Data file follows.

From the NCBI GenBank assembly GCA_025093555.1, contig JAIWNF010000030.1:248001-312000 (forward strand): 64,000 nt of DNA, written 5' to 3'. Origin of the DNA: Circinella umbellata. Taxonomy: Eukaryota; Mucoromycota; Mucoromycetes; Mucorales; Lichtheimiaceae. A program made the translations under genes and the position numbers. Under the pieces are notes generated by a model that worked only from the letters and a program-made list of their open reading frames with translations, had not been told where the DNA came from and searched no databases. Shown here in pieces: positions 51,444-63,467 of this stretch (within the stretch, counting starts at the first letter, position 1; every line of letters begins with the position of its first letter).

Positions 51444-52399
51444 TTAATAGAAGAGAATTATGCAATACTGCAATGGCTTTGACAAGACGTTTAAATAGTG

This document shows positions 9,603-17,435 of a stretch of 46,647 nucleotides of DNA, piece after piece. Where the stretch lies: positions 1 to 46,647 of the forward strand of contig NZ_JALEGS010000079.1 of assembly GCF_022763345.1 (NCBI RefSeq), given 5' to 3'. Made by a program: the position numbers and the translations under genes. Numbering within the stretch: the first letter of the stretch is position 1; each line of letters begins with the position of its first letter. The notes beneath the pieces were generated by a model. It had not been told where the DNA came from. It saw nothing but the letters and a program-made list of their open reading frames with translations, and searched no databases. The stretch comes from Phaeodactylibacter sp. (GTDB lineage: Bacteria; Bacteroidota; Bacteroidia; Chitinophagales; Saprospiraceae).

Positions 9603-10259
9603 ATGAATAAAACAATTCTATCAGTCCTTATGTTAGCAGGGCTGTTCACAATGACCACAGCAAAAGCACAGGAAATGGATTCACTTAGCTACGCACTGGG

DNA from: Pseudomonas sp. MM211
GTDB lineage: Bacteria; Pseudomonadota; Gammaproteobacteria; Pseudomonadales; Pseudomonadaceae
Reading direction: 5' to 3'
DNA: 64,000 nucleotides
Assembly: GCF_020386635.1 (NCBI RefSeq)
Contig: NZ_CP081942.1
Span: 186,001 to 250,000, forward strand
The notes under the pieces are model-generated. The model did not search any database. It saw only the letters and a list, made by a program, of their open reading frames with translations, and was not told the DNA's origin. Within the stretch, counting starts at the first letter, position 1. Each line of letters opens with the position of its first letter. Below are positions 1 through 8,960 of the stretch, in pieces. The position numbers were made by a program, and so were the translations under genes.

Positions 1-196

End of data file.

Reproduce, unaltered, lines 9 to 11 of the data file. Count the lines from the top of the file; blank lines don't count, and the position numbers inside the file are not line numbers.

Reading direction: 5' to 3'
DNA: 64,000 nucleotides
Assembly: GCF_020386635.1 (NCBI RefSeq)